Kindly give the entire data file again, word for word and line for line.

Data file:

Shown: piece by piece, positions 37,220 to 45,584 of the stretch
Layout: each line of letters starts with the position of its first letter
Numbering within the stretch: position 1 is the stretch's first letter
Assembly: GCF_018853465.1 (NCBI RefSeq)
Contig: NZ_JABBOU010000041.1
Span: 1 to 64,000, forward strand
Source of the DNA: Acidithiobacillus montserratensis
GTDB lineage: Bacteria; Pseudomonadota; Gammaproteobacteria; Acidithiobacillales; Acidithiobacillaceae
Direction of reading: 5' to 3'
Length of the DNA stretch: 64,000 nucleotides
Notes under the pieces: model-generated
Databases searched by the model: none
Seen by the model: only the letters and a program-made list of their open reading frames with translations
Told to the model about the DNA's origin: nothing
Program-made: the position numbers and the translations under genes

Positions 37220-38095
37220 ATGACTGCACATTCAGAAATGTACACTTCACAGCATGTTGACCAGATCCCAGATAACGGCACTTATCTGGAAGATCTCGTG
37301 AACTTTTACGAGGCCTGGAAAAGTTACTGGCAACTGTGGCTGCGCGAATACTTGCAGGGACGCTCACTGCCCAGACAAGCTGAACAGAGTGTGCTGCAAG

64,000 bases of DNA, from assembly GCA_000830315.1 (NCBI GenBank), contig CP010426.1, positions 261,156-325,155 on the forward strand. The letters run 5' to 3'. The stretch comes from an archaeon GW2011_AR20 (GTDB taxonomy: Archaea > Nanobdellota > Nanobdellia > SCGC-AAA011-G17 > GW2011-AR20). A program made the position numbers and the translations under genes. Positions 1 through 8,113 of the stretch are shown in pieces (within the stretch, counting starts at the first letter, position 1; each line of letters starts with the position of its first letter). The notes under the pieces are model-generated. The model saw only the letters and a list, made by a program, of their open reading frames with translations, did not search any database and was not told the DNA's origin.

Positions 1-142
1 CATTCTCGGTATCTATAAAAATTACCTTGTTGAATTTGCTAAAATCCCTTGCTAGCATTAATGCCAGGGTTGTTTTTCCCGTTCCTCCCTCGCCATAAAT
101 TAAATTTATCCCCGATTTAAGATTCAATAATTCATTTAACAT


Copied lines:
Shown: piece by piece, positions 37,220 to 45,584 of the stretch
Layout: each line of letters starts with the position of its first letter
Numbering within the stretch: position 1 is the stretch's first letter
Assembly: GCF_018853465.1 (NCBI RefSeq)
Contig: NZ_JABBOU010000041.1
Span: 1 to 64,000, forward strand
Source of the DNA: Acidithiobacillus montserratensis
GTDB lineage: Bacteria; Pseudomonadota; Gammaproteobacteria; Acidithiobacillales; Acidithiobacillaceae
Direction of reading: 5' to 3'
Length of the DNA stretch: 64,000 nucleotides
Notes under the pieces: model-generated
Databases searched by the model: none
Seen by the model: only the letters and a program-made list of their open reading frames with translations
Told to the model about the DNA's origin: nothing
Program-made: the position numbers and the translations under genes

Positions 37220-38095
37220 ATGACTGCACATTCAGAAATGTACACTTCACAGCATGTTGACCAGATCCCAGATAACGGCACTTATCTGGAAGATCTCGTG
37301 AACTTTTACGAGGCCTGGAAAAGTTACTGGCAACTGTGGCTGCGCGAATACTTGCAGGGACGCTCACTGCCCAGACAAGCTGAACAGAGTGTGCTGCAAG

64,000 bases of DNA, from assembly GCA_000830315.1 (NCBI GenBank), contig CP010426.1, positions 261,156-325,155 on the forward strand. The letters run 5' to 3'. The stretch comes from an archaeon GW2011_AR20 (GTDB taxonomy: Archaea > Nanobdellota > Nanobdellia > SCGC-AAA011-G17 > GW2011-AR20). A program made the position numbers and the translations under genes. Positions 1 through 8,113 of the stretch are shown in pieces (within the stretch, counting starts at the first letter, position 1; each line of letters starts with the position of its first letter). The notes under the pieces are model-generated. The model saw only the letters and a list, made by a program, of their open reading frames with translations, did not search any database and was not told the DNA's origin.

Positions 1-142
1 CATTCTCGGTATCTATAAAAATTACCTTGTTGAATTTGCTAAAATCCCTTGCTAGCATTAATGCCAGGGTTGTTTTTCCCGTTCCTCCCTCGCCATAAAT
101 TAAATTTATCCCCGATTTAAGATTCAATAATTCATTTAACAT